The objective of this study was to establish 2000 safety belt and child safety seat usage rates in Kentucky. The 2000 survey continues to document the results after enactment of a statewide mandatory safety belt law in 1994. Data were collected at 200 randomly selected sites spread across Kentucky. Data from the individual sites were combined into a statewide percentage considering function classification, geographic region, and vehicle miles traveled.

The data show that the usage rate increase found in 1999, after a few years where the rate had remained at a stable level, continued in 2000 to a smaller degree. The usage rate for front seat occupants was 60 percent in 2000 compared to 59 percent in 1999, 54 percent in 1998, 1997 and 1995, 55 percent in 1996, and 58 percent in 1994. The current usage is substantially above the 1993 level, prior to enactment of the statewide law, of 42 percent.

The 2000 statewide usage rate for children under the age of four was determined to be 87 percent. This continues the high rate found for this age category and compares to the high of 89 percent in 1999.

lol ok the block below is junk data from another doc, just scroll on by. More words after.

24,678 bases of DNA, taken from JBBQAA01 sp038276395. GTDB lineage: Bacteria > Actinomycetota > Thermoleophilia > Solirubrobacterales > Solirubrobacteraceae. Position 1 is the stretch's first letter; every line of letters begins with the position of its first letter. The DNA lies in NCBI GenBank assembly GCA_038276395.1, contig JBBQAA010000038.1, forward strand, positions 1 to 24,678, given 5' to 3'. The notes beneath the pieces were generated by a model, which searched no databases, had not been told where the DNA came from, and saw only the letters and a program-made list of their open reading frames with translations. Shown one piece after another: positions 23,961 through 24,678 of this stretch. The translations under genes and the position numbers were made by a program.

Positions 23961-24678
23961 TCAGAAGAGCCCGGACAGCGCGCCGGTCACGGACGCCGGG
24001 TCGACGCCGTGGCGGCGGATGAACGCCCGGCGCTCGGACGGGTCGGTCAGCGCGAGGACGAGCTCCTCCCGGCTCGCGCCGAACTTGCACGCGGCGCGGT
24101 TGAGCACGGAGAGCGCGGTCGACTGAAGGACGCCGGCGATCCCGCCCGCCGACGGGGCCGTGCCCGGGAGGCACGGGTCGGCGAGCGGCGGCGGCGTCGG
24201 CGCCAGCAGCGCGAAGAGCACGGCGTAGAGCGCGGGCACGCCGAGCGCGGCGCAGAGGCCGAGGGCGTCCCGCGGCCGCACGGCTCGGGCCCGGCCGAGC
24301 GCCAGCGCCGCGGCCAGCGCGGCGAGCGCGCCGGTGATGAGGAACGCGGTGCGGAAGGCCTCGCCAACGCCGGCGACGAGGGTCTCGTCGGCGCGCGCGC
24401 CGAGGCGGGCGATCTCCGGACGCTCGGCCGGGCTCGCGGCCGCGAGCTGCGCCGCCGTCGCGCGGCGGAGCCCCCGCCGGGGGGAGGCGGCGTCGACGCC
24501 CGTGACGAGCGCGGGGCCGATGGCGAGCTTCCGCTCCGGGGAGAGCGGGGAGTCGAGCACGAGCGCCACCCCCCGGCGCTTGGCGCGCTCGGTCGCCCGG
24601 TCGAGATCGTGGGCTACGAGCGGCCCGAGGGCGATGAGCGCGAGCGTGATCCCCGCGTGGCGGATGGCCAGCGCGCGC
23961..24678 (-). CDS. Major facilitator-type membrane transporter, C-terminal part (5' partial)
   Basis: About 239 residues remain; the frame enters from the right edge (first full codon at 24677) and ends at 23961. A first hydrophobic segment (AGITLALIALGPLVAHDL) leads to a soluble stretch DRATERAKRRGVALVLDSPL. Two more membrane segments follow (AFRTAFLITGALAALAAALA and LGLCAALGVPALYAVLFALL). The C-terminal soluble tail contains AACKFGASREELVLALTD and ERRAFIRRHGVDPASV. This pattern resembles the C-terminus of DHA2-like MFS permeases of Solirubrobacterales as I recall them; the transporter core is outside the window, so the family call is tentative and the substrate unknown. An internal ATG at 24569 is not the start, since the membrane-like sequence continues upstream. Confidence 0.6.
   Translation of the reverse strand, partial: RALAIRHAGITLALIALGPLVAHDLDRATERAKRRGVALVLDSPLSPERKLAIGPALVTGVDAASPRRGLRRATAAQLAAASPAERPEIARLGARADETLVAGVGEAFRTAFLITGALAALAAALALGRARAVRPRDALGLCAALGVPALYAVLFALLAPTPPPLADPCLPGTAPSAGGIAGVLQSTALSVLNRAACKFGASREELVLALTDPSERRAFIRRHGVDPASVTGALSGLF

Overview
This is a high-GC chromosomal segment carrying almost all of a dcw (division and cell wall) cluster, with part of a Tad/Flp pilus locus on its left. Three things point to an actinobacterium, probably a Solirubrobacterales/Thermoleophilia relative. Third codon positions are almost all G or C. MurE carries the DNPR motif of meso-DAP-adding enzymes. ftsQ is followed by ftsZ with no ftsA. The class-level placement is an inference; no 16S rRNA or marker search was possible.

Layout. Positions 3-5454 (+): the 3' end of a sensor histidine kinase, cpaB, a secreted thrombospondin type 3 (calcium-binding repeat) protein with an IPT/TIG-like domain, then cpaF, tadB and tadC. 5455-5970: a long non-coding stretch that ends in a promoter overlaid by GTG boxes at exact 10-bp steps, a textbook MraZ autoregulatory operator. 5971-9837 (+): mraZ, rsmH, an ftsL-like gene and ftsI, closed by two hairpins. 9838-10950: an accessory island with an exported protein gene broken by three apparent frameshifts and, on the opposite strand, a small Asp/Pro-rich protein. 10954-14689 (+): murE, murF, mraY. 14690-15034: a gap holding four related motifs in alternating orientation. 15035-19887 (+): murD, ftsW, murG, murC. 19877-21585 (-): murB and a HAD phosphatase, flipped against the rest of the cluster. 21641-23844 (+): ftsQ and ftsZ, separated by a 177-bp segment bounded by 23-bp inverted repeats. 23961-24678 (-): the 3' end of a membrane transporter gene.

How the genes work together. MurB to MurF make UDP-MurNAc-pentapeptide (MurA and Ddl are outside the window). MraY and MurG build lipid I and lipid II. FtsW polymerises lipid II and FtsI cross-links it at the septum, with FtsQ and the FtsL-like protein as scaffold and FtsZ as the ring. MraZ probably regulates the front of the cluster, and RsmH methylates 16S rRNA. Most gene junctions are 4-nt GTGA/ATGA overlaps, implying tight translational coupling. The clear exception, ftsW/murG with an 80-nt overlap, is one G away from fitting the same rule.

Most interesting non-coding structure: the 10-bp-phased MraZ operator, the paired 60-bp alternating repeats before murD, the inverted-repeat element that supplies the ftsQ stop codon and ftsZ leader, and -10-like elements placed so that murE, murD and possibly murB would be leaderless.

The statewide law, except for children, involves secondary enforcement. The higher rate for children could partially be related to primary enforcement. To obtain the maximum possible increase in usage, the current law should be modified to allow primary, rather than secondary, enforcement for all vehicle occupants. As a minimum, primary enforcement should apply to drivers while they are in the permit and intermediate phase of the graduated license program.

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The contents of this report reflect the views of the author who is responsible for the facts and accuracy of the data presented herein. The contents do not necessarily reflect the official views or policies of the University of Kentucky or the Kentucky State Police. This report does not constitute a standard, specification, or regulation. The inclusion of manufacturer names or trade names are for identification purposes and are not considered as endorsements.